I knew it was going to be a bad drive back to the rental casa this afternoon when it took half an hour just to make it from the parking lot to the turn off for the highway. It seems that while the marshland of the upper Bay is good for waterfowl and blue crabs, it’s decidedly ill equipped to drain off large amounts of water. In fact, five of the roads I use during my daily commute would probably have ranked as “dangerous” under most circumstances.
The worse of them was US 40 between Aberdeen and Havre de Grace. A large portion of that stretch of road was under swift moving water to a depth I’d estimate at 10-14 inches (or not quite up to the bumper of the Dodge Ram I was happy to have acting as a pilot car) with locally deeper spots if one were unfortunate enough to venture too close to the “downstream” shoulder. At it’s deepest, the impromptu river was throwing enough kinetic energy at me to feel the tail end very much want to slide out. It didn’t, fortunately, but that was some of the most white knuckled driving I’ve done in my 20 years behind the wheel.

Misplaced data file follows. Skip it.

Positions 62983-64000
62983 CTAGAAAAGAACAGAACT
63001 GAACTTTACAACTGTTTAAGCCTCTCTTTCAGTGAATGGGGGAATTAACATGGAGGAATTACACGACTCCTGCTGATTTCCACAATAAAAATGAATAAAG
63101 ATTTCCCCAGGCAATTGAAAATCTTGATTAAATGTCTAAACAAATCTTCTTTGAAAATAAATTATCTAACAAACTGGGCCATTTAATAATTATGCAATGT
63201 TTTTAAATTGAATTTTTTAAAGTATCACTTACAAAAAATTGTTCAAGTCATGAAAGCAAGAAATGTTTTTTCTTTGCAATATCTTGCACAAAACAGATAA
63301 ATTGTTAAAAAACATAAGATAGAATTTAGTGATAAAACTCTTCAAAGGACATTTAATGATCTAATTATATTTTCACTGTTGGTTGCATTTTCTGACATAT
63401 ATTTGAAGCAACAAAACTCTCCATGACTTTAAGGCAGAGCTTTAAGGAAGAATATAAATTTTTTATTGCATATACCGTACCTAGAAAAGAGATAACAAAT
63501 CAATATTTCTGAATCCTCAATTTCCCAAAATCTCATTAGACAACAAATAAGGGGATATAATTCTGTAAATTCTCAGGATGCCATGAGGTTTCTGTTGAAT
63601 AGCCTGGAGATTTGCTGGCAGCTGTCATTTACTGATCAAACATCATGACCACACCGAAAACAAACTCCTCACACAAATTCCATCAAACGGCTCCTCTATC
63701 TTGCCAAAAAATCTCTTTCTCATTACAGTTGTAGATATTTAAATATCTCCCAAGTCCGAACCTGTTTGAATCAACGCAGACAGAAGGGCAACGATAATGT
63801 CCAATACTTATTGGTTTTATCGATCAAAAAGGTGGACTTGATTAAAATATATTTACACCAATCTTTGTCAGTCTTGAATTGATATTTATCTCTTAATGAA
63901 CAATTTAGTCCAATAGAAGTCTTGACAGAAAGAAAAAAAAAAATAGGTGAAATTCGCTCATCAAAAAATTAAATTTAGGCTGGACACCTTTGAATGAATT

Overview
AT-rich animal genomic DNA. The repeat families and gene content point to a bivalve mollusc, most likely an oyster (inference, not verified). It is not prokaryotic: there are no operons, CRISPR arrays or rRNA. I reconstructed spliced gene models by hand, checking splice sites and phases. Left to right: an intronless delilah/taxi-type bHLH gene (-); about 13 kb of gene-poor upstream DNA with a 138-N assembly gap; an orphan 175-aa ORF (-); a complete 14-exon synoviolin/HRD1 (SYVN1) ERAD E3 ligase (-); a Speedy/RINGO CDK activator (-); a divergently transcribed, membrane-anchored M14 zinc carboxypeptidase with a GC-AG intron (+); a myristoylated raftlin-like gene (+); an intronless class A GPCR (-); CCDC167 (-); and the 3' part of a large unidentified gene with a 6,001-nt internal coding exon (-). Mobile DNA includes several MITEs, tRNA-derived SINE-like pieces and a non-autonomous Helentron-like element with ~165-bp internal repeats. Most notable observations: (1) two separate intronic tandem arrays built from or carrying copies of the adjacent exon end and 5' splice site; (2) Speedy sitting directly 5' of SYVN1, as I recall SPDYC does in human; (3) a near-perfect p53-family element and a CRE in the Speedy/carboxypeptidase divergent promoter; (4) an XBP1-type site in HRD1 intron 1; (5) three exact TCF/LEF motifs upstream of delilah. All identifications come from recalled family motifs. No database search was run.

The other four crossings were less tense and covered much shorter distances, but nonetheless, cranked up the pucker factor of the commute considerably. I’m left thinking that powering my way down 40 relying less on skill than on the V8 power of 4-wheel drive and new tires was probably not my best decision even though it ended well enough. Seeing that the occasional Prius was making it ahead of me, though, assuaged most of my concerns. Still, I’m not sure I’d do it again under the same circumstances.
If I drive out of here tomorrow morning and find high water in the same places, it’s a good bet that I’ll waive off and take a pass on the day. All I’ll say is the risk analysis yields different results depending on whether the destination is home or some other place. You can draw your own conclusions on that one.